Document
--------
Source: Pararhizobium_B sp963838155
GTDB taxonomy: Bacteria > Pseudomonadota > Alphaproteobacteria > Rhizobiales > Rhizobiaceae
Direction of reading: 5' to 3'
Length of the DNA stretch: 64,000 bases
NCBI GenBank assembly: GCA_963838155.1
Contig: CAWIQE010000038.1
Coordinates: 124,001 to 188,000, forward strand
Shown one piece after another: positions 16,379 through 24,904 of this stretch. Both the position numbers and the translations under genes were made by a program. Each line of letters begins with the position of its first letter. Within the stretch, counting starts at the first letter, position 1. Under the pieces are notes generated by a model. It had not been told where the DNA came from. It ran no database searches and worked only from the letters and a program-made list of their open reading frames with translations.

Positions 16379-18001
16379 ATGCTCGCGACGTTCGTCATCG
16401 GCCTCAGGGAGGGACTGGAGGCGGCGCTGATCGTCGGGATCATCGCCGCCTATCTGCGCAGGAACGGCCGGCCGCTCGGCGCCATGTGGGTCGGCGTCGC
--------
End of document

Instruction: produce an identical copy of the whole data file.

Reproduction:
Source: Pararhizobium_B sp963838155
GTDB taxonomy: Bacteria > Pseudomonadota > Alphaproteobacteria > Rhizobiales > Rhizobiaceae
Direction of reading: 5' to 3'
Length of the DNA stretch: 64,000 bases
NCBI GenBank assembly: GCA_963838155.1
Contig: CAWIQE010000038.1
Coordinates: 124,001 to 188,000, forward strand
Shown one piece after another: positions 16,379 through 24,904 of this stretch. Both the position numbers and the translations under genes were made by a program. Each line of letters begins with the position of its first letter. Within the stretch, counting starts at the first letter, position 1. Under the pieces are notes generated by a model. It had not been told where the DNA came from. It ran no database searches and worked only from the letters and a program-made list of their open reading frames with translations.

Positions 16379-18001
16379 ATGCTCGCGACGTTCGTCATCG
16401 GCCTCAGGGAGGGACTGGAGGCGGCGCTGATCGTCGGGATCATCGCCGCCTATCTGCGCAGGAACGGCCGGCCGCTCGGCGCCATGTGGGTCGGCGTCGC